United Kingdom/ 8.3 Arts and cultural education  

8.3.2 Arts in schools

When the Labour Government came to power in 1997, it placed considerable emphasis on educational attainment and improvements in literacy and numeracy and set demanding targets for schools to meet. This put pressure on the curricula and resulted in arts subjects being "squeezed" in the timetable of many schools. This development ran counter to the recommendations to embed culture more firmly on the school curriculum made by the National Advisory Committee on Creative and Cultural Education in its 1999 report All Our Futures.

Partly to address this and to stimulate creativity in young people, in 2008 the government launched "Find Your Talent", a GBP 24 million programme to give young people the opportunity to encounter high quality cultural experiences for five hours a week, both in and out of school in 10 "pathfinder" areas around the country. The initiative was complemented by further investment in the major Creative Partnerships programme (see chapter 8.3.1). In 2010, the DCMS and DCSF published an interim review of Find Your Talent by SQW Consulting, Ipsos MORI, Karl Ashworth and W. Hadley. The survey revealed generally high levels of participation, with 89% of secondary aged children involved in a cultural activity in the previous seven days, either in school or out of school. Engagement in cinema and literature was highest at 62%, with arts & crafts, and music participation not far behind at 58% each. Older boys and children from ethnic minority groups were least likely to have participated in a cultural activity in the previous week. Qualitative evidence that was gathered suggests the pilots were generating largely positive responses, increased confidence levels, enhanced team working and communication with peers and tutors, improved cultural and generic skills, and better behaviour in class. However, the new government elected in 2010 has indicated that the Find Your Talent programme is to be discontinued. The Creative Partnerships programme is also expected to be very seriously curtailed, and the future of the organisation set up in 2009 to administer it (Creativity, Culture and Education) is in doubt.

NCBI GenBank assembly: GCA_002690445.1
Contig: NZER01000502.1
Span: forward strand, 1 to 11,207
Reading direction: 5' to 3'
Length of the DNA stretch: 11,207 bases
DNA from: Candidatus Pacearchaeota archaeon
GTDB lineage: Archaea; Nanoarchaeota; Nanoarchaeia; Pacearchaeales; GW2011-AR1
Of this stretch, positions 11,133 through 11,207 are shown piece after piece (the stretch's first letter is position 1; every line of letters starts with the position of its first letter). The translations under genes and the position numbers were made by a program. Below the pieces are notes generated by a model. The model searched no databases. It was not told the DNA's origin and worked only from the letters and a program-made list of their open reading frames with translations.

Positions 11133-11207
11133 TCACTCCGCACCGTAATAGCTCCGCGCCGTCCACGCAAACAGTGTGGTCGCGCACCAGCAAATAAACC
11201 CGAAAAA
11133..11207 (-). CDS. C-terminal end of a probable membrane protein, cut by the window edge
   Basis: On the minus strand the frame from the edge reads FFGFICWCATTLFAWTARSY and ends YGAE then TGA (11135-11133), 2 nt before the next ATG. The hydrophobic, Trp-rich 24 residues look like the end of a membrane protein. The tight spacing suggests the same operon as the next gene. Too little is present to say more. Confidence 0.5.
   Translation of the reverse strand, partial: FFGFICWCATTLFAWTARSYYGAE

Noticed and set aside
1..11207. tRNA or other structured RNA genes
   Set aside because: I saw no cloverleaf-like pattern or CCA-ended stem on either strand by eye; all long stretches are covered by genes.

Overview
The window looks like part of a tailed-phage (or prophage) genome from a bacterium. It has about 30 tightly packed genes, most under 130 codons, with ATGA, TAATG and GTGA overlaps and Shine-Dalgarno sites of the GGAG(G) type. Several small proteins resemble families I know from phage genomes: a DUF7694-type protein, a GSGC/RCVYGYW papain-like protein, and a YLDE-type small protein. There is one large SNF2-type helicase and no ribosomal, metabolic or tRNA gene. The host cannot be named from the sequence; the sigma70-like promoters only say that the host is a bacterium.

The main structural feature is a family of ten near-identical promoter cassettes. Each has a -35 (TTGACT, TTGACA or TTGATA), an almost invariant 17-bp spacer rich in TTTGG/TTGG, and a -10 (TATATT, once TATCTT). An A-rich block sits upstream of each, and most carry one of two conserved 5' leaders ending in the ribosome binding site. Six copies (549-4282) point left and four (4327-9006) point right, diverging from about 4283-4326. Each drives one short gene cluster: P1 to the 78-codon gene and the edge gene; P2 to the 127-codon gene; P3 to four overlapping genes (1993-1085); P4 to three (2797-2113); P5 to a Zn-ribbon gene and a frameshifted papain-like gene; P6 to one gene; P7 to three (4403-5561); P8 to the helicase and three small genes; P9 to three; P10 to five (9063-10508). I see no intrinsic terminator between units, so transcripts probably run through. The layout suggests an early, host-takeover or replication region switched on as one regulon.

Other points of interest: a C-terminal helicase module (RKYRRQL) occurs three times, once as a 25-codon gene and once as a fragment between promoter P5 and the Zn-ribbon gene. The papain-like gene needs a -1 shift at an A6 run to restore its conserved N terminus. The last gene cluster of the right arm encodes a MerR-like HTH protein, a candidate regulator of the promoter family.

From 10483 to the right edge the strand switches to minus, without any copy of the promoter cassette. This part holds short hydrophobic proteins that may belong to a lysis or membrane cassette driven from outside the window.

The "Schools of Creativity" initiative is a national creative learning programme that is part of the Creative Partnerships programme (see chapter 8.3.1). It started in 2008 with government / Arts Council England funding. Each school receives a grant of GBP 40 000, together with an educational consultant, to help raise educational standards and develop skills that employers need through the stimulation of creative learning processes across the curriculum. More than 50 schools were chosen in the past two years of the programme. The future of the initiative is uncertain because of budgetary cutbacks.

Artsmark is a national award that recognises and rewards schools who show a commitment to the full range of the arts - art and design, music, dance and drama. The award recognises, promotes and spreads good practice on how to provide the arts in education; gives young people more opportunities to access the arts; and encourages schools, arts organisations and artists to work together. Over the last nine years, almost 10 000 schools have been awarded an Artsmark by Arts Council England (http://www.artsmark.org.uk).

A survey on current practices in music education and the transition between primary and secondary level education was launched in 2010 by Musical Bridges, with financial support from the Paul Hamlyn Foundation.

Following a campaign for improvement in music education developed by the Department of Culture, Media and Sport and the former Department for Education and Skills in collaboration with a consortium of music organisations, educators, musicians and representatives from the music industry, the government commissioned a review on the situation. The review led by Darren Henley, Managing Director of Classic FM radio station, is expected to report in February 2011 and is likely to indicate that music education in schools is good in parts, but patchy across the country. The report may lead to the creation of a national plan for music education.